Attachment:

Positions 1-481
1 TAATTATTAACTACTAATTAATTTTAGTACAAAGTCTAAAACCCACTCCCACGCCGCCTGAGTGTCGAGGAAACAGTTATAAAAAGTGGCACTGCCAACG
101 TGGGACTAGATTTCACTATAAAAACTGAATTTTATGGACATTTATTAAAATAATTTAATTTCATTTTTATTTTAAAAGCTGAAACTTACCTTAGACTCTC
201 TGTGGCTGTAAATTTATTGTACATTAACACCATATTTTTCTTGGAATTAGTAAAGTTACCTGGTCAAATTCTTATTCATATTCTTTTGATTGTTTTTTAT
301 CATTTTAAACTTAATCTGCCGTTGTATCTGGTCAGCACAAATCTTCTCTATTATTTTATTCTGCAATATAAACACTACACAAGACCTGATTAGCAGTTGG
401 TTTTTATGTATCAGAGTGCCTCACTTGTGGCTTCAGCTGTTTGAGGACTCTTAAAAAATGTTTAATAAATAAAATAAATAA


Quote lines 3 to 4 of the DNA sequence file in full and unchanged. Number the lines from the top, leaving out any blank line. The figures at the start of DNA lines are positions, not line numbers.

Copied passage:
101 TGGGACTAGATTTCACTATAAAAACTGAATTTTATGGACATTTATTAAAATAATTTAATTTCATTTTTATTTTAAAAGCTGAAACTTACCTTAGACTCTC
201 TGTGGCTGTAAATTTATTGTACATTAACACCATATTTTTCTTGGAATTAGTAAAGTTACCTGGTCAAATTCTTATTCATATTCTTTTGATTGTTTTTTAT